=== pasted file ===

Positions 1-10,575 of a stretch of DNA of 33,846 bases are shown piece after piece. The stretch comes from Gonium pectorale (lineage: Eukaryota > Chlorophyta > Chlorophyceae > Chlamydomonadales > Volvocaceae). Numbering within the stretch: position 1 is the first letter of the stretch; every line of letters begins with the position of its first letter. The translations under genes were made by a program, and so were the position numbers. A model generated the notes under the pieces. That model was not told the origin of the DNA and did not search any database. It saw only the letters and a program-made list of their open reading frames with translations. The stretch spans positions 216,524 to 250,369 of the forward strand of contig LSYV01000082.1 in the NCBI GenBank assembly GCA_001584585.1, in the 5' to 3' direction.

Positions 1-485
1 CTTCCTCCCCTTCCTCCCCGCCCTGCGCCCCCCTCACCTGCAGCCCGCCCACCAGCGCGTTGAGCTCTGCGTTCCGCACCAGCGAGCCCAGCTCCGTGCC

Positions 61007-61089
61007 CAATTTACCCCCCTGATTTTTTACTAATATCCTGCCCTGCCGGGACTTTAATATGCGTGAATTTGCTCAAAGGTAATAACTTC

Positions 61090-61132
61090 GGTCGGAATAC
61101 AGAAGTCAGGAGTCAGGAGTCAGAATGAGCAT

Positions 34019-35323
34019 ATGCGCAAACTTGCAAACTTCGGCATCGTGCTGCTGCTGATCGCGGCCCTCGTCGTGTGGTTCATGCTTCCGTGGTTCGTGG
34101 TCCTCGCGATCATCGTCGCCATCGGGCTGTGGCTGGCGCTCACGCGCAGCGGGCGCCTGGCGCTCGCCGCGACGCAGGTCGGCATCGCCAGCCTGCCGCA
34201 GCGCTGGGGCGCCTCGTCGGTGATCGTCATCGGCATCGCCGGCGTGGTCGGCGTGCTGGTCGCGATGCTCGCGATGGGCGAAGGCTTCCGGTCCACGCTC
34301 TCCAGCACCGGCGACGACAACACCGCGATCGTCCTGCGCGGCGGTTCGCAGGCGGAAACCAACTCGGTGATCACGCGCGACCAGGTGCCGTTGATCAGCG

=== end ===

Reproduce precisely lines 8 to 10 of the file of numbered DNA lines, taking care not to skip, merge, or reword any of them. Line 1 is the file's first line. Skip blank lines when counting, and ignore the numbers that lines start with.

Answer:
61101 AGAAGTCAGGAGTCAGGAGTCAGAATGAGCAT

Positions 34019-35323
34019 ATGCGCAAACTTGCAAACTTCGGCATCGTGCTGCTGCTGATCGCGGCCCTCGTCGTGTGGTTCATGCTTCCGTGGTTCGTGG